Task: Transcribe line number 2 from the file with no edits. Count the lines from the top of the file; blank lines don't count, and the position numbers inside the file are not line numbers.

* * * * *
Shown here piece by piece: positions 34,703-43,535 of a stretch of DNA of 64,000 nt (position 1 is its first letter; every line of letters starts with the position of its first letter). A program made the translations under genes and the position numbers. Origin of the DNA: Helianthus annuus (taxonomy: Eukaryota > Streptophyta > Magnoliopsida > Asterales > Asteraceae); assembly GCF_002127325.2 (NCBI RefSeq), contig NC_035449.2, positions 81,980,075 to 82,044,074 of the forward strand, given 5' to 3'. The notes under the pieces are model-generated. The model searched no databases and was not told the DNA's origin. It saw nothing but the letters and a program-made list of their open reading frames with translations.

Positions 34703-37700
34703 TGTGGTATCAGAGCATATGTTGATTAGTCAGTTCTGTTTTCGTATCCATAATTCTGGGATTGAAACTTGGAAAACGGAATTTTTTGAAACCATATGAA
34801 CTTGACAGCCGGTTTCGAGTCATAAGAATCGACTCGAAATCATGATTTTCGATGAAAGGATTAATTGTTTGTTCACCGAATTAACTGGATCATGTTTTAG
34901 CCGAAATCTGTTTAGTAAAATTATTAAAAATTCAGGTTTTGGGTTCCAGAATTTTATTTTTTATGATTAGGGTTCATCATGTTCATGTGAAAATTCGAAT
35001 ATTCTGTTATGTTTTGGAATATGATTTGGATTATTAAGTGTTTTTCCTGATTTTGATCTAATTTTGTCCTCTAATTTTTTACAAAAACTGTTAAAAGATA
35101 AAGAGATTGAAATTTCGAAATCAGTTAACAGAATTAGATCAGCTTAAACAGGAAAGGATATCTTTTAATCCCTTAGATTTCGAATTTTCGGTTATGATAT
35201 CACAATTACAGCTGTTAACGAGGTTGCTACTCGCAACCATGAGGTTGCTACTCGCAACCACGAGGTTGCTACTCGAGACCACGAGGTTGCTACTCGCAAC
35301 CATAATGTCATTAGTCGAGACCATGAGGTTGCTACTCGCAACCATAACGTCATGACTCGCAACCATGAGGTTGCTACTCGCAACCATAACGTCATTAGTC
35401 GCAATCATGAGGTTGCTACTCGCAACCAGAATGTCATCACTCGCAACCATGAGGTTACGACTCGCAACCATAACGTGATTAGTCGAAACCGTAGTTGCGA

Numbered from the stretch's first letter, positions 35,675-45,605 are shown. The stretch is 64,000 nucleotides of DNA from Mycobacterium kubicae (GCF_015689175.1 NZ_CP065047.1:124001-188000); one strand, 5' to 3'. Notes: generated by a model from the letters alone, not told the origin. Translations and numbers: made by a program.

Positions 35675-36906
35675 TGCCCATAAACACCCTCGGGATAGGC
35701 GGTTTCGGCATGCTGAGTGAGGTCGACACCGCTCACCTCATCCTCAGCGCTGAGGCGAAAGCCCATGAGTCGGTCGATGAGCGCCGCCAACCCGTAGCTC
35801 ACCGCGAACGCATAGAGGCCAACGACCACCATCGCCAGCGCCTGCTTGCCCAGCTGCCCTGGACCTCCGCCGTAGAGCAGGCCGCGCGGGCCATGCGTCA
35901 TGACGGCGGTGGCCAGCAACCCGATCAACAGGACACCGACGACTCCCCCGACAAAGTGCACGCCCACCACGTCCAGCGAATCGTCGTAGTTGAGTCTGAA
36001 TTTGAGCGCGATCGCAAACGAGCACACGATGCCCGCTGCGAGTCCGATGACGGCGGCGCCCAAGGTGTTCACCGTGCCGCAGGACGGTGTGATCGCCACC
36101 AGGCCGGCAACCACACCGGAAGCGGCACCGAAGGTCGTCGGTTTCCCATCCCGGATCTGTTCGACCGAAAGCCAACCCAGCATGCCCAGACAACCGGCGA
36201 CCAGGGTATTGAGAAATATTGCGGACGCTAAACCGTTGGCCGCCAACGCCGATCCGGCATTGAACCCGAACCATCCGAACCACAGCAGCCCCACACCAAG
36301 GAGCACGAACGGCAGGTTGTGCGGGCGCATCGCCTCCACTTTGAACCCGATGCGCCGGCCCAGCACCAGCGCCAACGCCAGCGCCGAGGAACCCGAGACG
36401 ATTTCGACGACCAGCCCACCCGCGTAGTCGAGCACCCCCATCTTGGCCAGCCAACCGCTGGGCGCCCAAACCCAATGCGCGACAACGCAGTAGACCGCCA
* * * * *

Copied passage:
Positions 34703-37700